Kubo and the Two Strings, which will be released August 19th, is Laika Studios’ latest film. The movie is about a boy named Kubo. He has the power to bring origami characters to life through his storytelling. Kubo and the Two Strings, like Coraline, Paranorman, and The Boxtrolls, is a movie animated mostly through stop-motion techniques. Luckily for me, Laika Studios is located in the Portland area and I was fortunate enough to receive a behind the set tour of Kubo and the Two Strings.
After an introduction to the movie, I and several bloggers watched a 15 minute screening of Kubo and the Two Strings. The screening actually consisted of several clips strung together. Even though I only saw 15 minutes of the animated film, I liked what I saw and I think it will be a hit at the theaters next month. The movie might even be Laika Studios biggest release to date.
One of things I noticed about the film is that it features more CGI than previous Laika Studios movies. For instance, Coraline was shot almost entirely in stop-motion with digital edits made mostly for things like removing riggings and lines. But in Kubo and the Two Strings, the main characters were shot in stop-motion while extras (like crowd scenes) were computer generated.
One of the characters in the story is a giant skeleton in the Hall of Bones. I think it was about 25 feet tall. I was surprised to learn that the character was an actual stop-motion character the studio built to scale. It would have been much easier to use CGI for the giant Hall of Bones skeleton. When I asked the visual effects supervisor, Steve Emerson, why he didn’t use CGI for the giant skeleton, he told me they enjoyed the challenge of creating it. I think he said giant skeleton in the Hall of Bones is the biggest stop-motion puppet ever built.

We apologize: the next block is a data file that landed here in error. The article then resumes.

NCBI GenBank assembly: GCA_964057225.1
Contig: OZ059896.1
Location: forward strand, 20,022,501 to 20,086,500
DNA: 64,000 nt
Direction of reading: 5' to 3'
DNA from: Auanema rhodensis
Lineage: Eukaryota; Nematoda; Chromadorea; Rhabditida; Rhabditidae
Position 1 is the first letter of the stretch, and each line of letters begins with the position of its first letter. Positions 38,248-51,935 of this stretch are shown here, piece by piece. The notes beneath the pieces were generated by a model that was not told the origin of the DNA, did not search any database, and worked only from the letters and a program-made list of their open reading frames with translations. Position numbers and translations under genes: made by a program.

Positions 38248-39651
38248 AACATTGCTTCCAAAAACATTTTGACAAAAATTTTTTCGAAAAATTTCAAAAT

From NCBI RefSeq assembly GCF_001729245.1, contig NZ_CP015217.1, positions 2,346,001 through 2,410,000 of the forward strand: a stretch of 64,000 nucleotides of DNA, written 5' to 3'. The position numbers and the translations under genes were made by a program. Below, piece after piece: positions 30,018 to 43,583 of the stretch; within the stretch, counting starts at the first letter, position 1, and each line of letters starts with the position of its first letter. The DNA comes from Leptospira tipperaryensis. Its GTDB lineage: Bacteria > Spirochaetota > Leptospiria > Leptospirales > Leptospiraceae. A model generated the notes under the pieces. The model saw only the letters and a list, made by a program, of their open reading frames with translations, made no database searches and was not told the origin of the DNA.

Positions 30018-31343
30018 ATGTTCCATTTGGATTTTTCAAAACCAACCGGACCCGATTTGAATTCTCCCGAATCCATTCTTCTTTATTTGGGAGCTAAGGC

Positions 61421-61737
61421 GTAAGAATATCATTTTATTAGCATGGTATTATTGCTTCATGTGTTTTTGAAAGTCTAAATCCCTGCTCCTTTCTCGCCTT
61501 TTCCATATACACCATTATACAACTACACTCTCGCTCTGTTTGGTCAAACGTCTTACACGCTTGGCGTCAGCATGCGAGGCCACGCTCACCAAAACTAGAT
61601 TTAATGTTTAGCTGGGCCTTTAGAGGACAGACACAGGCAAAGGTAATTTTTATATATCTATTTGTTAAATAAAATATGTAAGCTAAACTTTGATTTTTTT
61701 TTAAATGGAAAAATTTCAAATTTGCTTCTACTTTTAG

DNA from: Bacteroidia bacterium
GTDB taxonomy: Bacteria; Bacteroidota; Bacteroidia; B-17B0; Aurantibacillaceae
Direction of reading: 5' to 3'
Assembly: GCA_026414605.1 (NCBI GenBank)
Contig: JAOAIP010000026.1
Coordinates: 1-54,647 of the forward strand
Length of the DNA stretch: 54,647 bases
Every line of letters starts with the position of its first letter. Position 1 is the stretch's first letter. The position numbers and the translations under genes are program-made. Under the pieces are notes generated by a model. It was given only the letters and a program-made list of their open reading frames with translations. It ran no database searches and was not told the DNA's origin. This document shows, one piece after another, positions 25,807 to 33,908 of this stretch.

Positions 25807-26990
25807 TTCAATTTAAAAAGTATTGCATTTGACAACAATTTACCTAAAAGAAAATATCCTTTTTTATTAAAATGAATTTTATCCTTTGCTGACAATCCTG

Even though Kubo and the Two Strings is a stop-motion/CGI hybrid, costume design is just as important as it is with live-action films. According to Deborah Cook, costume designer, the team took great care in coming up with the right materials to make the tiny costumes look authentic. In addition, some of the costumes have to be flexible enough to move, yet stiff enough for posing during the stop-motion shots.
One of the things I thought was really interesting is that the studio used Tyvek to create the origami warriors in the movie. They originally used cardboard, but the origami warriors fell apart during shooting. What makes Tyvek interesting for me is that I work in the building materials industry so I know Tyvek is normally used to wrap houses. It’s apply between the sheathing and siding as a water barrier.
While at the set of Kubo and the Two Strings, I got to see the inside of the puppets. The body looks like a crude framework for a robotic body. The various metal parts are movable and adjustable. While the body parts are movable, the face is not. The different facial expressions are actually created with interchangeable faces that were made with 3D printers. Magnets on the back of the faces make it easy to snap the face to the head. Some of the faces were also created in two to three pieces to increase the variations in facial expressions.
The props and sets of Kubo and the Two Strings are very detailed and elaborate. As with the puppets, some of the props have to be movable. For instance, rigs are used in the forest surrounding a cemetery to create the movement of a breeze.